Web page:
Entering the wilderness “after” COVID-19
The wilderness is characterized by uncertainty and doubt
This is what we’ve been waiting for.
We have a vaccine to help stop the spread of COVID-19, increasing numbers are being vaccinated, and all adults will be eligible. States are relaxing restrictions for businesses to reopen and people are venturing out of their houses. And for our religious institutions we have the potential to return to some level of in-person services and programming. This is what we’ve been waiting for and yet, this moment is daunting.
We are leaving Egypt, and that is never easy.
When we reflect on the biblical narrative, we think about Mitzrayim – Egypt as the geographic location in the Middle East, the place where we were slaves, a place where our ancestors suffered and were persecuted. And Mitzrayim is also a symbolic narrow place (from the Hebrew word metzer – narrow). Mitzrayim is a place of pain and suffering. It is a time of enslavement and loss of control. It is any period of loss. The last 13 months have been a personal, communal, and global Mitzrayim as we have suffered under the weight of COVID-19.
And now, just like our ancestors before us, we are finally leaving Mitzrayim. But we do not immediately arrive at the Promised Land. Instead, just like them, we are entering into the wilderness. The wilderness is characterized by uncertainty and doubt. We do not know how long we will be here; we do not know what exactly to expect: we do not know what tools we will need to navigate through the journey.
Almost as soon as the Israelites began their journey through the wilderness they began complaining. In the same biblical chapter that we read the celebratory Song at the Sea (Exodus 15), we also read about the Israelites grumbling against Moses because the water was bitter (15:24). And in the next chapter they claim it would have been better had they died in Egypt (16:3). These are just the first two incidences of the Israelites complaining and moaning in the wilderness.
I do not believe the Israelites ever really wanted to return to slavery in Egypt, but the uncertainty of the wilderness was frightening. In Egypt there were rules and restrictions, and even though it wasn’t pleasant, the Israelites knew what to expect and how they had to live their lives. At times in the wilderness, they forgot how challenging life in Egypt really was.
For us, over the last 13 months, while I doubt any of us have enjoyed the restrictions and regulations for life with COVID-19, we at least knew clearly what we could and could not do. As we enter this new phase where some are vaccinated, with question marks about new strains, and uncertainty over what we should and should not do – we are in a wilderness and that is always a very difficult and unsettling place to be.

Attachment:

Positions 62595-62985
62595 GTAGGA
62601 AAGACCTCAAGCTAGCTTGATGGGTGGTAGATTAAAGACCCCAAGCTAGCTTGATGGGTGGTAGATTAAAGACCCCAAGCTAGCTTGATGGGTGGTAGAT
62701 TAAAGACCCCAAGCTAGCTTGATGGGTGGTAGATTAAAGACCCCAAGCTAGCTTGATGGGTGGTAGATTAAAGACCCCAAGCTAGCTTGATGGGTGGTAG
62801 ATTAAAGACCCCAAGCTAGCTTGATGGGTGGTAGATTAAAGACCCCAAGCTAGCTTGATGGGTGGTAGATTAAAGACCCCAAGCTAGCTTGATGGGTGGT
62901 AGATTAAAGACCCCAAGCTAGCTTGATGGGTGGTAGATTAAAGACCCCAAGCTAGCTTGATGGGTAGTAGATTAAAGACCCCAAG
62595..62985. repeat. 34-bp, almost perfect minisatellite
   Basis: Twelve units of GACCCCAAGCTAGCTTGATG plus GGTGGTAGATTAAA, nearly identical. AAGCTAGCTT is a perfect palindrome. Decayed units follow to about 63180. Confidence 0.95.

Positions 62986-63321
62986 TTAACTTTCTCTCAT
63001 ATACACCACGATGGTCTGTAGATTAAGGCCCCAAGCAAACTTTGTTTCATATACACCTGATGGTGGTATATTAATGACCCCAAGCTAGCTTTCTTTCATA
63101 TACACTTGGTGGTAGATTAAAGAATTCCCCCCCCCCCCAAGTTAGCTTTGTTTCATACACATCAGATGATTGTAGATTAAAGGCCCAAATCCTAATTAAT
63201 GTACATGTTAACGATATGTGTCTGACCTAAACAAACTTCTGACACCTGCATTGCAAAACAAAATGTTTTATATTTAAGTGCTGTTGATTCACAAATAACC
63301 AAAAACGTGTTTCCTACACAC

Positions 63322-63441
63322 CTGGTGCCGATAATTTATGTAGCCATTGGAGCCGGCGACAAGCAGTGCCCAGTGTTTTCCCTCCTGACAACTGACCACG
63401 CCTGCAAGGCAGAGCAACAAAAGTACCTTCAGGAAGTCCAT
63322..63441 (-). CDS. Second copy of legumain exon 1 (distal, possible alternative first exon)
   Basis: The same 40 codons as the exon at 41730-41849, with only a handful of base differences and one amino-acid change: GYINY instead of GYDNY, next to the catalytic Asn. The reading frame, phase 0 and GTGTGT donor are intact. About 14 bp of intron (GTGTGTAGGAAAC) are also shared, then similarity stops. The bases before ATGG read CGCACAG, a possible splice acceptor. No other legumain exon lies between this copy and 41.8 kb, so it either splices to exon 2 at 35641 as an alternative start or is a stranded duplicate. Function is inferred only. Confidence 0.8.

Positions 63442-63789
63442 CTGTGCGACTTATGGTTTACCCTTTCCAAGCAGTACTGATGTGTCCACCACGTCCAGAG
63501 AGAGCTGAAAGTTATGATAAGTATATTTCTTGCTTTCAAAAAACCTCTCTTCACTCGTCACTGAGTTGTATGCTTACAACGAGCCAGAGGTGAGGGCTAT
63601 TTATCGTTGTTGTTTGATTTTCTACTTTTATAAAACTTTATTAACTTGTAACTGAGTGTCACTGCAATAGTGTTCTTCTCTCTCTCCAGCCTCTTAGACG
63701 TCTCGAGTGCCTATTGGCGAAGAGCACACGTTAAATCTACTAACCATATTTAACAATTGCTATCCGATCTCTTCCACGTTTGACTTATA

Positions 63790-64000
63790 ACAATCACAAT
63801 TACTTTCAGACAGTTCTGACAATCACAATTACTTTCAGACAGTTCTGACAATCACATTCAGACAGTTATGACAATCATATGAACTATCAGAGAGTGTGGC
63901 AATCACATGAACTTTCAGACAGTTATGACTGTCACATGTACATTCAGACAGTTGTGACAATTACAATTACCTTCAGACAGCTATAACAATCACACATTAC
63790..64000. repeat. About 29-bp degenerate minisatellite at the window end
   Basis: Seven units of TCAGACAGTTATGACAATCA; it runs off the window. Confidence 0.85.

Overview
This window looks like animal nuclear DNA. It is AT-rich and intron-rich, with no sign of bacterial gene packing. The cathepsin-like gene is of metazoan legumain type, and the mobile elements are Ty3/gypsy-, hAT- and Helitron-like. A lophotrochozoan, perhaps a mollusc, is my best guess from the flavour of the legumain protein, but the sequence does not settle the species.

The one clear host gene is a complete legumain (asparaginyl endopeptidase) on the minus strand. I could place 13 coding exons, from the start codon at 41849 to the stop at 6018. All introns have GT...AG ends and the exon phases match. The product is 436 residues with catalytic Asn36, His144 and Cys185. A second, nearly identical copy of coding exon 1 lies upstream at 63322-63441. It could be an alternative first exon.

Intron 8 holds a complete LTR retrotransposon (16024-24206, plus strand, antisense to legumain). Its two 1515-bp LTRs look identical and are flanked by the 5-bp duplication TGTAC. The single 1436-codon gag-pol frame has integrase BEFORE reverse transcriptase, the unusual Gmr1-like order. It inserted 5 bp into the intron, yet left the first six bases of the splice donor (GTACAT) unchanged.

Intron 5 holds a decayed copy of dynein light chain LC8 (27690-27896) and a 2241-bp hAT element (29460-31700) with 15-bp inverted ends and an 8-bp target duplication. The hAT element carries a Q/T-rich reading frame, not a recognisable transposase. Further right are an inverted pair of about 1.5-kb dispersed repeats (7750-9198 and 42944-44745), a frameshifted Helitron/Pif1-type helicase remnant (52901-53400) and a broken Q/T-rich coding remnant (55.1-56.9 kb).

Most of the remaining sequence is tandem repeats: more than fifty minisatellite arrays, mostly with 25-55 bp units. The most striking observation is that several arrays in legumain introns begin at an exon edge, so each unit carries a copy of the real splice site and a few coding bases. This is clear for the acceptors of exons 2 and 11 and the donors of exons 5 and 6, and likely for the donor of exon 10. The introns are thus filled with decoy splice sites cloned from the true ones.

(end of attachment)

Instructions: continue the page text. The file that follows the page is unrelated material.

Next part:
For those of us in leadership roles like Moses was, we need to be prepared for the people to complain. It will not necessarily be a reflection on what we are doing or not doing; instead, it will often be an expression of personal fears and concerns in the current moment. They will be looking for answers and certainty, where we may also be in positions of questions and doubt. Ultimately, our challenge is to navigate through the wilderness together.
We can learn lessons from Moses and the Israelites to help us in this current moment. He knew that he could not carry the burden alone, and so after one incidence of complaining, he gathered around himself seventy elders to share the responsibility of leadership (Numbers 11:16-17). In this way, we need to consult with our communities; we cannot and should not make decisions in isolation, but we need to understand what our congregants are thinking and listen to their perspectives and opinions. We also know that a lack of communication in the wilderness led to problems. When Moses was up Mount Sinai, the people misunderstood when he would be returning, and so they panicked when he was “delayed” (Exodus 32:1). While synagogues sometimes get criticized for sending too many emails, this may be a moment for over-communicating, to make sure that people are informed not just when decisions are made, but also throughout the process and conversation.
And there are cautionary tales, such as when Moses lost his temper and struck the rock in frustration at the people’s complaining (Numbers 20:11) – his response was immediate and emotional. We need to ensure that in responding to challenges and objections, we take a moment to pause and breathe, to remember that we are part of one community, and to view the questions as coming from a place of commitment to the community.
What we know is that the Israelites ultimately reached the Promised Land. Their journey through the wilderness prepared them for what lay ahead. It was not always easy, the journey was not smooth or quick, and there were moments of tension and opposition. But they found ways to support one another, they overcame all of the challenges that were placed before them, and they made it to the Promised Land together. Just as we followed their example in leaving Egypt, we can also follow their example to make it through the wilderness and reach a Promised Land that we will create together.
Rabbi Danny Burkeman is the Senior Rabbi at Temple Shir Tikva in Wayland, MA.